According to TEEM, the Six Principles of TEEM are:

    • Faith in God — In God, the program participant is able to find hope in him/herself. TEEM exists as solid example to participants that God provides for the needs of His people.
    • Changing the Self-Image — If TEEM is to accomplish its mission, it must help participants understand their self-worth and dignity. Most participants have a negative view of themselves. Through TEEM, they are able to realize their value as members of society.
    • A Wholesome Environment — It is vitally important that the proper environment be available for the participants. Many need to escape from the environmental factors that have contributed to their problems. TEEM provides an atmosphere conducive to learning and improvement.
    • Required Support Group Growth — This is a continuation of the principle that addresses self-concept. TEEM provides an environment which enables participants to constantly recognize their worth and dignity.
    • Extending Acceptance and Belonging — To the participants, TEEM provides an important feeling of support, togetherness and community.
    • Productivity — The key to enabling the participants to be successful is the inclusion of productivity in the overall plan. By being productive, participants have an excellent opportunity to feel a sense of accomplishment and pride.

Since 1987, over 4,900 have graduated from TEEM’s Job Readiness Workshop with an average employment rate of 74 percent. TEEM’s cost per graduate has decreased from $1143 per person in 1987 to $758.14 in 1996. TEEM plans to reduce the cost to $500 per person.

The average annual cost in Oklahoma for welfare support is $18,000 per person. TEEM can graduate 24 people for what it cost to keep one person on welfare for a year. Incarceration for one person costs $15,000 to $60,000 annually. For the same amount, TEEM can graduate more than 20 people. A thirty-day stay at a drug and alcohol rehabilitation center costs $10,000. But for that price, 13 individuals can graduate from the TEEM program and begin to take control of their lives.

Funding Information
Government Funded? No
Percentage of Government Funding: 0
From Which Levels of Government? N/A
Primary Source of Funding: Individuals
Estimated Annual Budget: $800,000


Harambee Christian Family Center
1581 Navarro Avenue
Pasadena, California 91103
The long-term mission of the Harambee Christian Family Center is to bring about economic, educational and spiritual renewal at the grassroots level in northwest Pasadena. It especially focuses on providing community leadership and mentoring, while offering training for job, family and life. It hopes that the renewal that it produces in the 12-block area surrounding the Center will function as a prototype of urban rebirth which other decaying neighborhoods can duplicate.

Harambee offers programs such as the Young Ladies Christian Club which helps prepare girls to be Christian women. Approximately twenty girls from grades one through six meet weekly for Bible lessons, stories on cultural heritage field trips, games and crafts. The Brotherhood Club, another program, helps young boys to develop leadership skills and become young Christian men. Twenty boys from the first through sixth grades are led in many of the same programs as the Young Ladies Christian Club. The Harambee Business Club is run by students from the neighborhood and assisted by the Harambee staff. The students print T-shirts and mailings and do the layout for brochures and pamphlets, flyers, business cards and logos. Harambee also offers a Summer Day Camp that includes Bible studies, academics, crafts, overnight camping, weekly field trips, and sports.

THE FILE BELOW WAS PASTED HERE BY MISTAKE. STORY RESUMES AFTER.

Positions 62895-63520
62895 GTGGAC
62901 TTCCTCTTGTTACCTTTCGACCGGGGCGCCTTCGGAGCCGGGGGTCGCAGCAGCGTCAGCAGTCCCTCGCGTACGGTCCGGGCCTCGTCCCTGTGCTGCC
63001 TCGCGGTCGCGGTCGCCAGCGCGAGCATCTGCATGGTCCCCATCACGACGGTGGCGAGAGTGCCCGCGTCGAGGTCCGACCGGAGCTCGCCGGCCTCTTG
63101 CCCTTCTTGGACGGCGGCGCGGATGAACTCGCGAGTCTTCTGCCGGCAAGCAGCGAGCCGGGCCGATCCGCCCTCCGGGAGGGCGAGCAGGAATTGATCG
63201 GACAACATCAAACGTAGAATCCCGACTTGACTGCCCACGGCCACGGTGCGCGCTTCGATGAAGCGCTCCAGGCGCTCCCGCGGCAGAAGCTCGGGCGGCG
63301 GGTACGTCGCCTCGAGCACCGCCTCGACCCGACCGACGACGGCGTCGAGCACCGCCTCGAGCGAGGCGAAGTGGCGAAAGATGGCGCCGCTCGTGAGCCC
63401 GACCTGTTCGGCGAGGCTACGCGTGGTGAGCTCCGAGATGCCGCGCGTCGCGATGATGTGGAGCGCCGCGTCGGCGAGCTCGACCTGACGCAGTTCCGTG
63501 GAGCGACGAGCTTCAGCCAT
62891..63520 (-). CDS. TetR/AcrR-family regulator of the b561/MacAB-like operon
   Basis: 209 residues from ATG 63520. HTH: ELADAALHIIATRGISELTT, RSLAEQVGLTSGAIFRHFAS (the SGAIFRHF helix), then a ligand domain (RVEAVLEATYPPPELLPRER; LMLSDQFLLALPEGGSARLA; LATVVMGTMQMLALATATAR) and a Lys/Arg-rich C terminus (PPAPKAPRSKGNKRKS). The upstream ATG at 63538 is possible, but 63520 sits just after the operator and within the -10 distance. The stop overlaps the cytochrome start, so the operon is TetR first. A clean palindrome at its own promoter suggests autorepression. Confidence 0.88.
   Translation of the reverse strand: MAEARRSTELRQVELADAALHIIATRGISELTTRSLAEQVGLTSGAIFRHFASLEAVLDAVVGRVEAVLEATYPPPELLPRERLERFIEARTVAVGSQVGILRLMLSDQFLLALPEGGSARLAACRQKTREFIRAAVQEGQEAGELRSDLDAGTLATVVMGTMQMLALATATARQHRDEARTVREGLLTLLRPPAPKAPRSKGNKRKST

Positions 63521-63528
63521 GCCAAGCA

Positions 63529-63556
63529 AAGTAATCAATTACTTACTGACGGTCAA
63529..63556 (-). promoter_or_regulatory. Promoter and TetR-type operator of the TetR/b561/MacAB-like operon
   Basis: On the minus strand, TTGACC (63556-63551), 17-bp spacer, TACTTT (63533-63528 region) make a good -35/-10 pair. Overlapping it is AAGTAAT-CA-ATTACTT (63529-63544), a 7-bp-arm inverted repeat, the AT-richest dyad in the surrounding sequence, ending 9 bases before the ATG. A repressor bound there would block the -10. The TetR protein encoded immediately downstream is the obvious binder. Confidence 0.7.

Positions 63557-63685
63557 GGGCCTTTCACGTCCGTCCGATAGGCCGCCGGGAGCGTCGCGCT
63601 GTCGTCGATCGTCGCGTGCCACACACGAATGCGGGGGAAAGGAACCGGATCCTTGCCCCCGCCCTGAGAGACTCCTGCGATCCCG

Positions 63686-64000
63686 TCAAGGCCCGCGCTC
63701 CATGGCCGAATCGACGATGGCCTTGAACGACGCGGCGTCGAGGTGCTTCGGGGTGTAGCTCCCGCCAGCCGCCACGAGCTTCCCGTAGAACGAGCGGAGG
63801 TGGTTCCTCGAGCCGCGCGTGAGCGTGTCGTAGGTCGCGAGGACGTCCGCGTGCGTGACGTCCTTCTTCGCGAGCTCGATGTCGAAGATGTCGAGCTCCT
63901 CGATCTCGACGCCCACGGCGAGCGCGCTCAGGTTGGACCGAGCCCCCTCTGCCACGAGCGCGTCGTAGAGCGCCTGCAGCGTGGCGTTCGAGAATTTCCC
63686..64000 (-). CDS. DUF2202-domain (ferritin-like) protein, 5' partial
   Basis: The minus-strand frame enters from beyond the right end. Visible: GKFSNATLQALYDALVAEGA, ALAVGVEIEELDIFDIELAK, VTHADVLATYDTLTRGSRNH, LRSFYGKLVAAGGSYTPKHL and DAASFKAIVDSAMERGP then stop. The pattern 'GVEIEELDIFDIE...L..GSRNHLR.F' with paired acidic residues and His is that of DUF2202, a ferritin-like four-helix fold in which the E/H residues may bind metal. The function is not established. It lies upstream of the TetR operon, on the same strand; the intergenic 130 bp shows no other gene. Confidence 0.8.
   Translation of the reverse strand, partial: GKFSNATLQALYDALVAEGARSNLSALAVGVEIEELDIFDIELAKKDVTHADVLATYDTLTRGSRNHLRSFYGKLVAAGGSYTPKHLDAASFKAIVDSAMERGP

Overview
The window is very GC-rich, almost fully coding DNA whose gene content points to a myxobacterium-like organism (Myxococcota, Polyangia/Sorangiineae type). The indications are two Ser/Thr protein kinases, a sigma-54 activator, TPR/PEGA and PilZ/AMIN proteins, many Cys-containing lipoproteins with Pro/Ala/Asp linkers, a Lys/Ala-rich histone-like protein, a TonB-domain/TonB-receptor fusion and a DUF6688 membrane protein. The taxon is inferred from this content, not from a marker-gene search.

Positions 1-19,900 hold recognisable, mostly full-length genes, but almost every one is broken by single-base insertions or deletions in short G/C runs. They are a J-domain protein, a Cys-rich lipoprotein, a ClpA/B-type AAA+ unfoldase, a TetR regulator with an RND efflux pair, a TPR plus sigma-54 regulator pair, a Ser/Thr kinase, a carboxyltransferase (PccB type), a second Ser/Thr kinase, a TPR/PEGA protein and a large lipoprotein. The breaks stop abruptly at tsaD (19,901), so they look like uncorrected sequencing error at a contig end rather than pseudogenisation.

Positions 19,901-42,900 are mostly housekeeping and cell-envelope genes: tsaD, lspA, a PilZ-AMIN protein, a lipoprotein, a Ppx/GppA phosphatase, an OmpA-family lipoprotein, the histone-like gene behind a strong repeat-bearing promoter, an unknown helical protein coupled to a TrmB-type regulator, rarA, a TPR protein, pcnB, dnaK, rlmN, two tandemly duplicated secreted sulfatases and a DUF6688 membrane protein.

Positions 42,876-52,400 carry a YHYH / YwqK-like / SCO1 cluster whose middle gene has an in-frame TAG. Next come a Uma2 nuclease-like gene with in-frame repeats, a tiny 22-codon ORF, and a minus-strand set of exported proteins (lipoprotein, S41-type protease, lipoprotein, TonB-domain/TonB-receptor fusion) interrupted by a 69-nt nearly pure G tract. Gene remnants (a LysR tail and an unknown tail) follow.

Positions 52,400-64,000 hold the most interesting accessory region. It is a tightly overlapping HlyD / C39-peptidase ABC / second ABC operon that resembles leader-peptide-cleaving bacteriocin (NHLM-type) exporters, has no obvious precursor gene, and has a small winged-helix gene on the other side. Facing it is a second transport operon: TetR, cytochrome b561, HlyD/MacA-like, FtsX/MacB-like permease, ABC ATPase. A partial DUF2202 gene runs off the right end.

Funding Information
Government Funded? No
Percentage of Government Funding: 0
From Which Levels of Government? N/A
Primary Source of Funding: Individuals, Churches, Foundations, and Corporations
Estimated Annual Budget: $400,000


Hope Now for Youth, Inc.
330 East Everglade Avenue
Fresno, California 93720
The goal of Hope Now for Youth, Inc. is to hire Christian, ethnic college students to serve as counselors for the young men in the area who are involved in risky behavior. The counselors seek to provide all of the parenting that these kids have missed growing up. Services include job training, job placement and follow-up and any other basic needs that need to be met to turn the kids around.

Hope Now for Youth has helped individuals such as Nacio “Chito” Delgado, a high school dropout who would steal TVs and VCRs or sell drugs when he need cash. Today, Delgado has a legitimate job and receives a paycheck every other week. Delgado said his change was possible because of Hope Now for Youth.

Funding Information
Government Funded? No
Percentage of Government Funding: 0
From Which Levels of Government? N/A
Primary Source of Funding: Individuals
Estimated Annual Budget: $315,942


Immanuel Rescue Mission
Post Office Box 2803
West Helena, Arkansas 72390
The main purpose and goal of the Immanuel Rescue Mission is to help the needy and the youth of the community as it has done for 27 years. Immanuel Rescue Mission offers many services to the community which include: (a) providing food bags and clothing, and some monetary support when possible; (b) providing meals on weekends for shut-ins; (c) providing a meeting place for The Youth Club for Christian Girls, Cub Scouts and the Women Support Group; (d) providing a six-week tutorial program; (e) holding open prayer meetings and revivals; (f) providing day care services Monday through Friday for working parents; and, (g) providing six weeks of vacation Bible School during the summer.